News, Police/Fire

State’s highest court upholds Lynn man’s 2010 murder conviction

BOSTON — The Supreme Judicial Court on Wednesday upheld the first-degree murder conviction of a Lynn man charged with fatally beating and stabbing the mother of their children in front of her family in 2007.

During the trial, prosecutors said Patrick Waweru, 39, struck the mother of his two children with a two-by-four piece of lumber and fatally stabbed her 24 times. A jury found him guilty of first degree murder on the theories of deliberate premeditation and extreme atrocity or cruelty, armed home invasion, armed assault with intent to murder, assault and battery by means of a dangerous weapon, and reckless endangerment of a child in 2010.

The court ruled there was no basis to set aside or reduce the verdict or to order a new trial, according to a statement from the Essex County District Attorney’s office.

At the time of his arrest, police said Waweru convinced Esther Kinyanjui and their two children, aged 1 and 4, to travel back to Lynn from Delaware, where she had recently moved. Waweru then reportedly held her hostage before she was almost able to escape from him.

Kinyanjui, a 31-year-old nurse, was able to convince him to drive her to her sister’s house on Adams Street in Lynn. After she went inside, Waweru waited in his car until he forced his way through the door to the basement room where Kinyanjui, her sister Margaret Kinyanjui, and her mother Ruth Kinyanjui were talking, according to police.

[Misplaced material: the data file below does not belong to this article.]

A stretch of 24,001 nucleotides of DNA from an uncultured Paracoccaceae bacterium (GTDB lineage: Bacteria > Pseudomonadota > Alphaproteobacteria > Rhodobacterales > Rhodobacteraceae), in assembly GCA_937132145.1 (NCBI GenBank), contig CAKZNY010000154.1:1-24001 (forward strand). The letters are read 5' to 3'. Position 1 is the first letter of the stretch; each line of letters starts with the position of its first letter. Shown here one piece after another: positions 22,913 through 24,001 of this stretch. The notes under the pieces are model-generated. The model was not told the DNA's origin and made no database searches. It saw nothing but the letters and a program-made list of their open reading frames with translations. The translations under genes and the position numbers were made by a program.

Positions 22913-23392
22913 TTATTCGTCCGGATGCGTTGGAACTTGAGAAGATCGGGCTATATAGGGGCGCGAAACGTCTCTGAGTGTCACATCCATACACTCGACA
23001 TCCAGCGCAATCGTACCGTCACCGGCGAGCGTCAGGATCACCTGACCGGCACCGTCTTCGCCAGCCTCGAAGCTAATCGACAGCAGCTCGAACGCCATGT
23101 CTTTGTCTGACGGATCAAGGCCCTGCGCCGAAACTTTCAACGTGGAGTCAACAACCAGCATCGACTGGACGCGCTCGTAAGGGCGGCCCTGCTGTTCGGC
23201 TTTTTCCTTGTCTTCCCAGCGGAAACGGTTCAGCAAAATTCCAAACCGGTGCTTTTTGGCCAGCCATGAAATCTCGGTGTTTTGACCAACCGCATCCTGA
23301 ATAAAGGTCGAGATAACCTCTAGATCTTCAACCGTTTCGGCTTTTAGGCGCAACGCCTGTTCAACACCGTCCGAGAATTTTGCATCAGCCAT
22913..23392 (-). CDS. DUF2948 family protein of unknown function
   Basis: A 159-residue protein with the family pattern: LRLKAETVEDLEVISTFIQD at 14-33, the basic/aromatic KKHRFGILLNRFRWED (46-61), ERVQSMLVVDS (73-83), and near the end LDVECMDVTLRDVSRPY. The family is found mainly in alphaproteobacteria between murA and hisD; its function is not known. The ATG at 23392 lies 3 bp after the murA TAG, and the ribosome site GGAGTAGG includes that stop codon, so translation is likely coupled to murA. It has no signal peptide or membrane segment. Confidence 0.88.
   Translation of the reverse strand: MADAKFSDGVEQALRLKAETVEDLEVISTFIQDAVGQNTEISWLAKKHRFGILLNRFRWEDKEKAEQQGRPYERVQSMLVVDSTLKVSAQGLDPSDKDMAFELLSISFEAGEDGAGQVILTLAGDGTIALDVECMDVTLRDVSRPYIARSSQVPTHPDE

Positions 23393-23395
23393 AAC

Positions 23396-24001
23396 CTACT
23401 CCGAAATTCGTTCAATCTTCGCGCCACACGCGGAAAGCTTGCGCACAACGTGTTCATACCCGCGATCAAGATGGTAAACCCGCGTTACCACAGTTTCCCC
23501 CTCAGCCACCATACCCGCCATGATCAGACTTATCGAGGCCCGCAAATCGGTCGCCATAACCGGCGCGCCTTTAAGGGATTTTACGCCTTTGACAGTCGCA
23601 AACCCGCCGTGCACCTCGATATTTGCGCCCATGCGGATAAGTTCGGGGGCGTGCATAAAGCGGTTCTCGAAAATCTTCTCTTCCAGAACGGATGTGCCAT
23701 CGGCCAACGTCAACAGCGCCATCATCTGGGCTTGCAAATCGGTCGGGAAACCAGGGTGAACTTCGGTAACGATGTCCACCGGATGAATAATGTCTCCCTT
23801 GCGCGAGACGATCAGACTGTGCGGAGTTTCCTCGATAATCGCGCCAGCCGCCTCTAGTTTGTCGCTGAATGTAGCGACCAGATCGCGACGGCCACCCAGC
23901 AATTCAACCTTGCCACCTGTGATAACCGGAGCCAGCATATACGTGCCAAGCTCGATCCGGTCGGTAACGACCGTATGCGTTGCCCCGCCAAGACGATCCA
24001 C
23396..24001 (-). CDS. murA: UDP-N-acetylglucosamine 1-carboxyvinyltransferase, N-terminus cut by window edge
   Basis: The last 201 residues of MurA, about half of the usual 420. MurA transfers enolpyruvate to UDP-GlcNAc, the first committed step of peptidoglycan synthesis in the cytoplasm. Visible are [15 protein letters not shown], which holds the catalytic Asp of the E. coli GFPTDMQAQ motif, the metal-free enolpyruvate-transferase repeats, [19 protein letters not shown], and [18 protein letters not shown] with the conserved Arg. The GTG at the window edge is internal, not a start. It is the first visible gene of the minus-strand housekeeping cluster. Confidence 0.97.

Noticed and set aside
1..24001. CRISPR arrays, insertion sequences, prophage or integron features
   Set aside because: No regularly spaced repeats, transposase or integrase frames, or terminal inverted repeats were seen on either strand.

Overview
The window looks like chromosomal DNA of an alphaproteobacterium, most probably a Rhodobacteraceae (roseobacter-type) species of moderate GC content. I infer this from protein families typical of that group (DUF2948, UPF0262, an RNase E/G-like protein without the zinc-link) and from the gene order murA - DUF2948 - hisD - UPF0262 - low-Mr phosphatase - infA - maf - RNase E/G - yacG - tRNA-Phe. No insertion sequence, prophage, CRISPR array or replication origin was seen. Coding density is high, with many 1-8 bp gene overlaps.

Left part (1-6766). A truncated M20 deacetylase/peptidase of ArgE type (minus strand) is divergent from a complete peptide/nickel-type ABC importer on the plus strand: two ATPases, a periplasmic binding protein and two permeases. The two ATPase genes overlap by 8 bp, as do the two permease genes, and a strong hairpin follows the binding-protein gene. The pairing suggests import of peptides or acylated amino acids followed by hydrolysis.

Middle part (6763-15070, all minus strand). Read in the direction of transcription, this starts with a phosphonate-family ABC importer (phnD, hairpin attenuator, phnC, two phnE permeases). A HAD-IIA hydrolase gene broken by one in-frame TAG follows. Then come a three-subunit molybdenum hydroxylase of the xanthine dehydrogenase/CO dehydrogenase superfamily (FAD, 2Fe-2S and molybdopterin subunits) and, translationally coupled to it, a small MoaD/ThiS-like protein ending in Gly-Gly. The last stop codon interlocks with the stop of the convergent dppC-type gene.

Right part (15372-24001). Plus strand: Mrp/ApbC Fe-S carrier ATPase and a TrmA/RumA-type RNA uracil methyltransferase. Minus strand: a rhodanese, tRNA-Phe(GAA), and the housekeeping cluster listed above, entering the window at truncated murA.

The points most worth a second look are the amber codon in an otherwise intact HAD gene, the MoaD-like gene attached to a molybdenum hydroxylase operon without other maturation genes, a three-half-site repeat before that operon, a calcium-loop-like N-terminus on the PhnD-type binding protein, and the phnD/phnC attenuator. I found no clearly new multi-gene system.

Waweru hit Margaret Kinyanjui in the head with the two-by-four before he began stabbing the mother of his children. Ruth Kinyanjui, who was trying to stop him from stabbing her daughter to death, suffered a number of hand wounds. The two children were also present in the room during the time of the incident.

At trial, Waweru did not contest to the murder of his ex-girlfriend but argued that he “lacked criminal responsibility at the time of the murder because he suffered from mental illness,” according to the DA’s office. On appeal, he argued the judge made several errors during the trial, including a refusal to suppress statements made to a psychiatrist who interviewed him the day after the murder, while police were present. He also claimed the judge erred in his jury instructions and when Waweru attempted to waive his right to a trial by jury.

“Nothing will ever return Ms. Kinyanjui to her family, but we hope that this decision will bring them some measure of comfort and relief,” said Essex District Attorney Jonathan Blodgett.

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